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Claiming Georgia Tate (Amateau, Gigi) Hardcover – May 24, 2005
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From School Library Journal
Grade 8 Up–Having been told that her mother is dead, 12-year-old Georgia Tate Jamison has enjoyed an idyllic childhood in the warm embrace of her maternal grandparents. When her mostly absent father demands that she vacation with him and his new wife, Sissy, in Florida, Reverend and Mrs. Tate reluctantly allow him to assert his parental rights. Soon, Georgia calls her grandmother for rescue from her father's sexual advances. The Tates come for her immediately, but neither Georgia nor her grandmother can bring herself to tell anyone else what has happened. Then the girl learns that her mother is not dead, but has left after being discharged from an insane asylum, and Nana suddenly passes away. Believing he is doing the right thing, Grandfather Tate sends her to be with her father. Infuriated by the obvious sexual seduction, Sissy kicks them out, and Georgia finds herself in a filthy apartment, hoping her father will get drunk enough each night to leave her alone. As she is more severely sexually battered, Tamika, a transvestite, helps her. Amateau offers numerous well-developed characters including positive male role models in her grandfather and an unlikely ex-con who befriends her on the bus. The '70s social pecking order seen through Georgia's eyes is unvarnished and truthful. From the smell of the fish frying at home to the feasts offered at summer revivals, this novel is very Southern, yet universal in essence. Encompassing terrible things, this is still a story of faith and differing facets of individual spirituality. A moving first offering.–Cindy Darling Codell, formerly at Clark Middle School, Winchester, KY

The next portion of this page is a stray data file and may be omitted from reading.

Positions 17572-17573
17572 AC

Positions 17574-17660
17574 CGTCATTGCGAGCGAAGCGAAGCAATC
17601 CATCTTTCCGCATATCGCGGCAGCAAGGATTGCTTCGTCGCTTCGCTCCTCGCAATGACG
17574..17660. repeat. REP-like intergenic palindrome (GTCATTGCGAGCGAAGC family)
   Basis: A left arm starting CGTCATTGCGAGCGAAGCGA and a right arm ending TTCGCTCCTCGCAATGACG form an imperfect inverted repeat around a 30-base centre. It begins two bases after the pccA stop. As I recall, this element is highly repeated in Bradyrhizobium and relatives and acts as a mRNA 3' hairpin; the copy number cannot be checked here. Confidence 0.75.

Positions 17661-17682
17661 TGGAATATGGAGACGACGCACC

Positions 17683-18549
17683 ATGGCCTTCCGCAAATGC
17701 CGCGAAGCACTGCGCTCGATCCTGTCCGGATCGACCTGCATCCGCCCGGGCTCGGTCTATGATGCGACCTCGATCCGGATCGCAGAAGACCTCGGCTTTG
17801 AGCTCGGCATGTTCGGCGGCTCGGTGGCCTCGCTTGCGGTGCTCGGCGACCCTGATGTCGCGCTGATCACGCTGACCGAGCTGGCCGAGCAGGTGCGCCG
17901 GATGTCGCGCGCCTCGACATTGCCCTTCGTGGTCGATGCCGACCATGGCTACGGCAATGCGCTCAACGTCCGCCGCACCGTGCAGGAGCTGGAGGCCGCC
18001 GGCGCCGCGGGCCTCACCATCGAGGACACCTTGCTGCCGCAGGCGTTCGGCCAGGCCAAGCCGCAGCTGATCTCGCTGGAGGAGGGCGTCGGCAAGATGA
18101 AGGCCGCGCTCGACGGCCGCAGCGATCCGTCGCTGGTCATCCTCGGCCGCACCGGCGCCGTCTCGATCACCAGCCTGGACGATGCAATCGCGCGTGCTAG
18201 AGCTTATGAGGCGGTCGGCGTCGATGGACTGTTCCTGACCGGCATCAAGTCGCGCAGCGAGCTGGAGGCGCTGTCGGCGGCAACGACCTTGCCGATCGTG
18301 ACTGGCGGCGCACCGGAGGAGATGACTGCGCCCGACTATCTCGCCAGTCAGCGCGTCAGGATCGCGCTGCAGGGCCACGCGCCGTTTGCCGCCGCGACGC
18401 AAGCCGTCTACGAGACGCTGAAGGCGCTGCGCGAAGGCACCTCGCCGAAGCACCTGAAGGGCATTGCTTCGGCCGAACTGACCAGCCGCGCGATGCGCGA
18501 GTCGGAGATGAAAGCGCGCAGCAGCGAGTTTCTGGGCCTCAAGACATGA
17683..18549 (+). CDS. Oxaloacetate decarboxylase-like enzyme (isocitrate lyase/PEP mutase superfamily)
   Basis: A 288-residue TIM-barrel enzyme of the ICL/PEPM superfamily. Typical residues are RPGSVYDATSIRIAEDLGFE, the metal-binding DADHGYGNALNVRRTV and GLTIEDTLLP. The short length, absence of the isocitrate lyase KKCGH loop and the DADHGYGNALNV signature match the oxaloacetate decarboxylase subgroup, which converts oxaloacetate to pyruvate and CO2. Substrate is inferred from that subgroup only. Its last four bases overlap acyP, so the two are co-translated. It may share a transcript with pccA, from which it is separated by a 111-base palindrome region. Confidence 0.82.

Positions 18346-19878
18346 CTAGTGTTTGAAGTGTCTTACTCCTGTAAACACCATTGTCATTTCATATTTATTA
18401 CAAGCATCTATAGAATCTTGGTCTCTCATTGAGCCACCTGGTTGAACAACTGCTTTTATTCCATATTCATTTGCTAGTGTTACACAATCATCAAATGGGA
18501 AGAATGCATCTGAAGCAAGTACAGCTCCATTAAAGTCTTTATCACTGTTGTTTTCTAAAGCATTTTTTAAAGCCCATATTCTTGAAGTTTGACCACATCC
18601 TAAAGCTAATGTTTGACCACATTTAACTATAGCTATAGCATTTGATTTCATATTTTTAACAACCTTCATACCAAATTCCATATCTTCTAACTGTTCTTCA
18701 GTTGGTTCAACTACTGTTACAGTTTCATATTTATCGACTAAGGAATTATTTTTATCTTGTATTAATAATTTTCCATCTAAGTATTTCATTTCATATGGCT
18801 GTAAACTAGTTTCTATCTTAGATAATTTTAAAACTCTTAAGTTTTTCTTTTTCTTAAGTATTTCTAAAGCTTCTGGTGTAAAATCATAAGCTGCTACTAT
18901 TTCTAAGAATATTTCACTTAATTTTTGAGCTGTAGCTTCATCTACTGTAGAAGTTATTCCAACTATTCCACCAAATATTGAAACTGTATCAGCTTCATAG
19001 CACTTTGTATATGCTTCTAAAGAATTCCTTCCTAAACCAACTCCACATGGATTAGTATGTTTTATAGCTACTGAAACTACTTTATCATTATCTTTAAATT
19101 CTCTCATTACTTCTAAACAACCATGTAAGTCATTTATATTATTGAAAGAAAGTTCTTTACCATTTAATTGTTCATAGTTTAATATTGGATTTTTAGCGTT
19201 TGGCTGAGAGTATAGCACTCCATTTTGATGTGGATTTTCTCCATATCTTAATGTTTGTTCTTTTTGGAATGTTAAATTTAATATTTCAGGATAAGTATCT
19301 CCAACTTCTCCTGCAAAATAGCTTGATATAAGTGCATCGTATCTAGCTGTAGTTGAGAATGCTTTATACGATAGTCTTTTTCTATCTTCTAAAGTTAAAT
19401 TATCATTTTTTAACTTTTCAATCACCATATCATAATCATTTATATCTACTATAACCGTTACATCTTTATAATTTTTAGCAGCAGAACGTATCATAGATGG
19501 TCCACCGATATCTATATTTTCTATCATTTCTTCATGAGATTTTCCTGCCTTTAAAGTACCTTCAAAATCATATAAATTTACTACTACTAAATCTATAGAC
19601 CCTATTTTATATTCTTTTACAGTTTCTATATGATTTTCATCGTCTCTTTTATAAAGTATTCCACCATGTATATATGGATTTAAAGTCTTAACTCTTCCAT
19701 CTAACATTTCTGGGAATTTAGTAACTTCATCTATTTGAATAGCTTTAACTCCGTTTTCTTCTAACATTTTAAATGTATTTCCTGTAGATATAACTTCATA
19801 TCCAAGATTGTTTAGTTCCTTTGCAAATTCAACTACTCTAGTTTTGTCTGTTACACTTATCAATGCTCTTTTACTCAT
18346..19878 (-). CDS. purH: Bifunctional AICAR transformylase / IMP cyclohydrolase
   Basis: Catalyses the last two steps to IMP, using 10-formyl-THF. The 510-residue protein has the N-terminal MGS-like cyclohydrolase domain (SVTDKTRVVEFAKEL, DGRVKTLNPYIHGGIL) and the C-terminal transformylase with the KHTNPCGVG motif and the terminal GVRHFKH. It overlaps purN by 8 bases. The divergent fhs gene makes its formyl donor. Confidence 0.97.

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"Gigi Amateau's voice is captivating and original, and the story of Georgia Tate is fresh, funny, honest, and brutally painful. I was hooked on the first page and couldn't put the book down until I'd finished. Then I read it again. That's the kind of book this is. You may close it but you won't ever forget it."
Top customer reviews
Through everything that goes on Georgia Tate doesn't seem to know much of anything nor does she ask questions or seem curious about much. She's so passive about stuff.
This book is marketed to teens but don't waste your time on it. There are other books with the same sort of subject matter that are written better, have things implied rather than shown, don't have swear words and are more believable.